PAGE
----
It was Easter weekend, 1988. Several months had passed since I accepted Jesus as my Saviour and returned to the Mennonite culture. I was reasonably well-adjusted, and grounded in my faith. My short hair that had been carefully tucked into my bonnet at first, was now long enough that it no longer looked cut. I finally fit in, visually.
One thing troubled me. My ‘prodigal brother’. Wil and I had been best friends as far back as I could recall. Sure, we had normal sibling spats, and family dysfunction had left its scars, but he was still my best friend. Come hell or high water, he was there.
The irony was that he, not a believer himself, had called me, at the height of my rebellion just before I ran off to USA to join my ex-con boyfriend, to challenge my lifestyle choices. His evangelism was a bit unconventional, if only because he didn’t believe.
Wil ranted about the path I was on, the terrible choices I was making, then he cut to the chase. “Trudy, if you keep on this path, you’re going to go to hell,” he said with absolute sincerity.
“Whoa! Wait a second! Me? I’m going to hell? You’re one to talk! It’s not like you’re so righteous! You’re going to hell as much as I am!” I couldn’t believe he had played the ‘go to hell’ card!
“Trudy, I know that! I know I’m going to hell. I think about that! But I don’t want you to go there!” he spoke with sincerity. There was a short pause before we simultaneously erupted in laughter. Such absurdity! We were running parallel, headed for the same end, and he was preaching!
After I accepted Jesus, Wil was my mission field. I didn’t preach or scold or nag. I just tried be his friend. And, I might have dropped a hint or two… or three.
That Easter weekend we had a great time together as a family and I specially connected with Wil. In the evening we had church meetings to attend so I hinted for him to join me. He politely declined but offered to drive me to church, to give us a chance to connect away from family. Our family has one collective volume and it’s LOUD! Time together apart from the noise would be good.
As we drove to church I asked him some personal questions. About life. About faith. About future. As we neared the church I asked again, “Will you come to church with me tonight?”
“Nah. It’s not for me. I’m going to hang out with Ike and Isaac. ”
“What harm can it do? You can handle them! We can hang out after and you’ll get to see some of your friends from the past.”
“You’re right. I can handle it,” he said with a laugh and with that it was done. Wil joined me for church.
The speaker, Paul E. from Pennsylvania, was a dynamic ‘hell fire and brimstone’ evangelist-type speaker. When he spoke you could almost feel the flames licking at your feet, if you didn’t have your relationship with God in order. Or your relationship with the church, for that matter. Whether hell would have claimed you or not, his sermons had a way warming the toes and making you double-check.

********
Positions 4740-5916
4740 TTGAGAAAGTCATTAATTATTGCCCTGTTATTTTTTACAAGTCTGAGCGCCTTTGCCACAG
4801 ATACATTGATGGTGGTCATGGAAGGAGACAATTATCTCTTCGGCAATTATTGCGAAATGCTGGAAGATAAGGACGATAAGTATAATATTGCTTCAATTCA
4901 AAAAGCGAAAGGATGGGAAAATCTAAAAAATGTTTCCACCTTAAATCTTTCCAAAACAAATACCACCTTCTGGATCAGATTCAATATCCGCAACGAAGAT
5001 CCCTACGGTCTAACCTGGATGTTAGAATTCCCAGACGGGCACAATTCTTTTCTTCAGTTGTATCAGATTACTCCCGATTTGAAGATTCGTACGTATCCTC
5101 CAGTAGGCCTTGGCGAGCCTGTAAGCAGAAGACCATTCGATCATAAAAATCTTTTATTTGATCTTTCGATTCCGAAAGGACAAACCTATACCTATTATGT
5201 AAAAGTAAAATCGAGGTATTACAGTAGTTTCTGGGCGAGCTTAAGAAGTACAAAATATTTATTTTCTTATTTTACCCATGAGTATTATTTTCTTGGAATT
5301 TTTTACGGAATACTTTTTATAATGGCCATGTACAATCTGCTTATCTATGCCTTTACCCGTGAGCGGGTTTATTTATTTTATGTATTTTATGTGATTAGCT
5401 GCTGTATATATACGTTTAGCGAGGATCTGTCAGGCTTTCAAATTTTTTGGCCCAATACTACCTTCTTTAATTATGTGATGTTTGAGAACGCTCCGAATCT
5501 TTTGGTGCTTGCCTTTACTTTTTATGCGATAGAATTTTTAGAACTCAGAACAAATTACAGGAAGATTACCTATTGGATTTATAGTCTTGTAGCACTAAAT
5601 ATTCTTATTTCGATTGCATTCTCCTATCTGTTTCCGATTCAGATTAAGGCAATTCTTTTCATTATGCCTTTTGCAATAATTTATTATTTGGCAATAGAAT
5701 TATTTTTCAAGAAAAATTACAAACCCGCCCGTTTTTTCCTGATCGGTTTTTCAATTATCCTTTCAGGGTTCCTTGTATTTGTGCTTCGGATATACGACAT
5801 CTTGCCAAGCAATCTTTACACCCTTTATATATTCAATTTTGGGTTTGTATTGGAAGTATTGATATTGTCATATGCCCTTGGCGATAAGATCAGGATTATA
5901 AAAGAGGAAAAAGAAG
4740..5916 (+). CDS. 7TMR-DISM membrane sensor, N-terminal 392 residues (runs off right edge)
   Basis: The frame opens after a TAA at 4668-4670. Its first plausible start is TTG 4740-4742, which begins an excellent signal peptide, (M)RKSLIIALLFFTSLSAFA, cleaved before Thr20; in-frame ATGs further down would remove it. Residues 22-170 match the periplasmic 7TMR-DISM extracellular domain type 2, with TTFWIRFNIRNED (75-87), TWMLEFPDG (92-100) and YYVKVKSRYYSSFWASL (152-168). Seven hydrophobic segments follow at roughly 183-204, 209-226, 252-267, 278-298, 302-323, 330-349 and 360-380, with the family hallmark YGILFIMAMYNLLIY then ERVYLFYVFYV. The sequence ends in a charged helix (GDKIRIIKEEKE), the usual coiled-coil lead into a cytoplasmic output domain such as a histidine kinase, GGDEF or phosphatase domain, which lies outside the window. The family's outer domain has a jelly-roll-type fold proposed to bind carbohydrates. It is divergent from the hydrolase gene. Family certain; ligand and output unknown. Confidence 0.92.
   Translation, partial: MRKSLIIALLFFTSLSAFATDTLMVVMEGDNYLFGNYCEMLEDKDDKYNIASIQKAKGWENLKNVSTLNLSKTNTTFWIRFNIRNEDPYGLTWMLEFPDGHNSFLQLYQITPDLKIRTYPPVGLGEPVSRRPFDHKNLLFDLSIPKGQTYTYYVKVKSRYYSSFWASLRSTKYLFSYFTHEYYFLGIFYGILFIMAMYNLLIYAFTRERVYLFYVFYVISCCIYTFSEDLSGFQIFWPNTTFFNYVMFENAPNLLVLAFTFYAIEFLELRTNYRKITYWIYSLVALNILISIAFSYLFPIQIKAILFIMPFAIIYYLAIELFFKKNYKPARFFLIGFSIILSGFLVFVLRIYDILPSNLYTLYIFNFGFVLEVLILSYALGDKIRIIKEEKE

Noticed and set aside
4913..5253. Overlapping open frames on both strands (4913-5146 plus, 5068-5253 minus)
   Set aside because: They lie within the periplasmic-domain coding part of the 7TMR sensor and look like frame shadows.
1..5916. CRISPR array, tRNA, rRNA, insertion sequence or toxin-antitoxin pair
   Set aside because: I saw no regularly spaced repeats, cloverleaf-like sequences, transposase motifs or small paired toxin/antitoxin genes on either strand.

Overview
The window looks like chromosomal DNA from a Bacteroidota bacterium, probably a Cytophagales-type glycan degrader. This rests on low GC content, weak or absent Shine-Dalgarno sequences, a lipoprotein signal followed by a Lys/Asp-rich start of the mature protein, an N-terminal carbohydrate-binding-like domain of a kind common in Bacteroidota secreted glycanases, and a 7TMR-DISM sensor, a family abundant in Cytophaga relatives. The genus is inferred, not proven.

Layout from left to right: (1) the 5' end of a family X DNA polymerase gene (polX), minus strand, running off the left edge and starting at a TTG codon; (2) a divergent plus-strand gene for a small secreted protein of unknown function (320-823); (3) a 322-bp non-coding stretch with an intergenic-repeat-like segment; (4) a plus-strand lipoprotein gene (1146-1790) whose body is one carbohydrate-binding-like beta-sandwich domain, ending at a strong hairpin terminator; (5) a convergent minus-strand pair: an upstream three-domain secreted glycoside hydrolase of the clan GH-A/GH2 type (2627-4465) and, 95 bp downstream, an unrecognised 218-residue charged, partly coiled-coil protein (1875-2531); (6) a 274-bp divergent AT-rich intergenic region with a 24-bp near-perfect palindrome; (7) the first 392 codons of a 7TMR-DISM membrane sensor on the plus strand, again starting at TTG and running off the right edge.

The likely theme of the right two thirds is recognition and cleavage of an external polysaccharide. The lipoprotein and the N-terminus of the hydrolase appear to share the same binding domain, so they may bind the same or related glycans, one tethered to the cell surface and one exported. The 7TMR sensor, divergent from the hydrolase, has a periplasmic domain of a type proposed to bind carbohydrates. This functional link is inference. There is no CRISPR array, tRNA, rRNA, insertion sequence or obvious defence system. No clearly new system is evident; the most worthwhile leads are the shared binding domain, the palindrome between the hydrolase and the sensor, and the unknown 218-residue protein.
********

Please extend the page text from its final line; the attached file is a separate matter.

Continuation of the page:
That is not to criticize the man. Though I’m not a fan of preaching that gives hell fire the spotlight—since we are to share the Good News of the Gospel–he spoke biblical truth and didn’t come across as a manipulator or fear-mongerer. A bit more talking of Jesus as the answer, rather than hell as the outcome would have gone a long way. We need to know that Jesus is the answer, that He is more than enough to carry the weight of our sin, and that He has already taken on Himself that punishment.
I don’t remember all of Paul’s message, but whatever it was, he made heaven as real and beautiful as he had made hell real and terrifying in other sermons. The message was grace. It was hope. It was life. If hell even came into the equation, I was so confident in my salvation that it left no lasting impression.
At the end of the service, Paul gave the standard invitation. Wil walked out the back door. We didn’t speak to each other, but unbeknownst to me, someone pursued him asking him to come back, to repent and accept Jesus.
When I saw him walk back in, my heart did a somersault. One look in his eyes, and I knew, my brother was back. That night my brother washed the inside of his cup, figuratively speaking. He became a free man, sold out to Jesus Christ.
As a group of youth, we gathered in the church yard after service and sang into the night, hymns like, ‘When Peace Like a River’ and ‘When the Roll is Called up Yonder’ and ‘Til we Meet’. As we did, I felt a powerful presence. It would be years before I understood that presence.
If that focus had lasted, all would have been well. But some people were bound, bent and determined to scrub the outside of the cup clean, their way, their time. No taking time to disciple, no tending to the heart, or mentoring into relationship with Jesus. Through that religious control, my brother’s new commitment to Christ was tested later that evening.
(To be continued….)
Note: Shared with my brother’s permission.
© Trudy Metzger 2012
Go to First Post In This Series: http://trudymetzger.com/2012/05/22/spiritual-abuse-introduction/